Mercury (Hg(II)) has been classified as a pollutant and its removal from aqueous sources is considered a priority for public health as well as ecosystem protection policies. Oxidized graphenes have attracted vast interest in water purification and wastewater treatment. In this report, a partially reduced graphene oxide is proposed as a pristine adsorbent material for Hg(II) removal. The proposed material exhibits a high saturation Hg(II) uptake capacity of 110.21 mg g-1, and can effectively reduce the Hg(II) concentration from 150 mg L-1 to concentrations smaller than 40 mg L-1, with an efficiency of about 75% within 20 min. The adsorption of Hg(II) on reduced graphene oxide shows a mixed physisorption-chemisorption process. Density functional theory calculations confirm that Hg atom adsorbs preferentially on clean zones rather than locations containing oxygen functional groups. The present work, therefore, presents new findings for Hg(II) adsorbent materials based on partially reduced graphene oxide, providing a new perspective for removing Hg(II).

Removal of mercury(II) from aqueous solution by partially reduced graphene oxide

Tene, Talia;Villamagua, Luis;Pisarra, Michele;Lorenzo Caputi;Vacacela Gomez, Cristian
2022

Abstract

Mercury (Hg(II)) has been classified as a pollutant and its removal from aqueous sources is considered a priority for public health as well as ecosystem protection policies. Oxidized graphenes have attracted vast interest in water purification and wastewater treatment. In this report, a partially reduced graphene oxide is proposed as a pristine adsorbent material for Hg(II) removal. The proposed material exhibits a high saturation Hg(II) uptake capacity of 110.21 mg g-1, and can effectively reduce the Hg(II) concentration from 150 mg L-1 to concentrations smaller than 40 mg L-1, with an efficiency of about 75% within 20 min. The adsorption of Hg(II) on reduced graphene oxide shows a mixed physisorption-chemisorption process. Density functional theory calculations confirm that Hg atom adsorbs preferentially on clean zones rather than locations containing oxygen functional groups. The present work, therefore, presents new findings for Hg(II) adsorbent materials based on partially reduced graphene oxide, providing a new perspective for removing Hg(II).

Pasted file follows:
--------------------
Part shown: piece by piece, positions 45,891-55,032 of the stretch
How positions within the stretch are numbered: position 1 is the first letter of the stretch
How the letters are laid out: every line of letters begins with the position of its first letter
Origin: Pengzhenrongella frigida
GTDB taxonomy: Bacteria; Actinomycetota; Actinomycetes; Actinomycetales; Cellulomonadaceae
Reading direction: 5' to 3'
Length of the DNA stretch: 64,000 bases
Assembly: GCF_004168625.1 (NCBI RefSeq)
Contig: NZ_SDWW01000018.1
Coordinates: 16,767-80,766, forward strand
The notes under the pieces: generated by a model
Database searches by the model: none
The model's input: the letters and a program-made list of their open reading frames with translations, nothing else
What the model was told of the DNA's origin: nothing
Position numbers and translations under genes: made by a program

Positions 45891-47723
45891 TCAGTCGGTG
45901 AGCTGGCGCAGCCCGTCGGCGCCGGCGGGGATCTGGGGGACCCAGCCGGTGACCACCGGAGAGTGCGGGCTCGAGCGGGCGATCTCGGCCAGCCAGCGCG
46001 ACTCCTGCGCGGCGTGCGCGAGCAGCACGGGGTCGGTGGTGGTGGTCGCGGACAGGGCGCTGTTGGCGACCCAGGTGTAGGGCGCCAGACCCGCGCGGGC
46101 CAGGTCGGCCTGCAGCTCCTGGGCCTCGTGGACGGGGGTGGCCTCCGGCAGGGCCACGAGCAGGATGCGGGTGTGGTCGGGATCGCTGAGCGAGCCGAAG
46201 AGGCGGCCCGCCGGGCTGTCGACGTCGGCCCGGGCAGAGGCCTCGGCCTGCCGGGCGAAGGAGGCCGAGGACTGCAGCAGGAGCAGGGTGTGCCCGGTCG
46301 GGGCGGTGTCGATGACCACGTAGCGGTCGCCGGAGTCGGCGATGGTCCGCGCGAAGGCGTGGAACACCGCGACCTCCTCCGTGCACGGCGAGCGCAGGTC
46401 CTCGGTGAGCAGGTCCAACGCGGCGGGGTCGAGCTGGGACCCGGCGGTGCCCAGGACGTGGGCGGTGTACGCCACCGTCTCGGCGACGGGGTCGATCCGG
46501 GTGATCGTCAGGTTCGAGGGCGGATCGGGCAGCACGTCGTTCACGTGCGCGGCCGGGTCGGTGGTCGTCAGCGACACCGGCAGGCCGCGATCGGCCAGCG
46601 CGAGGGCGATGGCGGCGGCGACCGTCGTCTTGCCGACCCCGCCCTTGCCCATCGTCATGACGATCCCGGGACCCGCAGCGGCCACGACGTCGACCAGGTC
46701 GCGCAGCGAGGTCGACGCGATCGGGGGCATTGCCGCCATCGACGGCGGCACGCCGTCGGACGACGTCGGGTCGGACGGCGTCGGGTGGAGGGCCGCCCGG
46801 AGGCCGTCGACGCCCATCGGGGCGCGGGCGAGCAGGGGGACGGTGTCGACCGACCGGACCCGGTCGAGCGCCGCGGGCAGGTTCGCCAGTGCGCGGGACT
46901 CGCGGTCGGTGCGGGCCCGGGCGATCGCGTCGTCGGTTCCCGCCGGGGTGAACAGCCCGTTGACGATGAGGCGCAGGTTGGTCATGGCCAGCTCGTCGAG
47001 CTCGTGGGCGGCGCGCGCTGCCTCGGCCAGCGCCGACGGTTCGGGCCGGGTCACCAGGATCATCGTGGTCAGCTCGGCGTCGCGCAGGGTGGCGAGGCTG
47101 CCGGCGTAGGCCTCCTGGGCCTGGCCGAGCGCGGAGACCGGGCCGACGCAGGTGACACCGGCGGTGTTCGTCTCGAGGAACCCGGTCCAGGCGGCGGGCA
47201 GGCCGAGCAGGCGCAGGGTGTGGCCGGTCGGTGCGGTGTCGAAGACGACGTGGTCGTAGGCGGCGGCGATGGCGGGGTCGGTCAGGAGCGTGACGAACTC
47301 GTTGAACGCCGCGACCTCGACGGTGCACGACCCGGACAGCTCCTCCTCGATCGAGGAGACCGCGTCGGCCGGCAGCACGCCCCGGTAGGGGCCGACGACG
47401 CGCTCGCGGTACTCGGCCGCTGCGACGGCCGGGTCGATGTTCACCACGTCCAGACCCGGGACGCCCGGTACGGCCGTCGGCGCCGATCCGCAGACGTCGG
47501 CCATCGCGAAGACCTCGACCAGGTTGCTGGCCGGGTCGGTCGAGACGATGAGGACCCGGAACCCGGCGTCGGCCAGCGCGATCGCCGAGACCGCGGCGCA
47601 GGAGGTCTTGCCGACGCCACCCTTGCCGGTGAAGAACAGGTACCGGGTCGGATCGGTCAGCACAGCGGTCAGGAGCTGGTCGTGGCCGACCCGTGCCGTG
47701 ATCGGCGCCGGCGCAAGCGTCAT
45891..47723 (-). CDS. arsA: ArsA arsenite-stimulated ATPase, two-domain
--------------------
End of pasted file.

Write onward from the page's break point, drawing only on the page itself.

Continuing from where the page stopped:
Adsorption
Ecosystem
Graphite
Hydrogen-Ion Concentration
Kinetics
Water
Mercury
Water Pollutants, Chemical
Water Purification
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Utilizza questo identificativo per citare o creare un link a questo documento: https://hdl.handle.net/20.500.11770/339548
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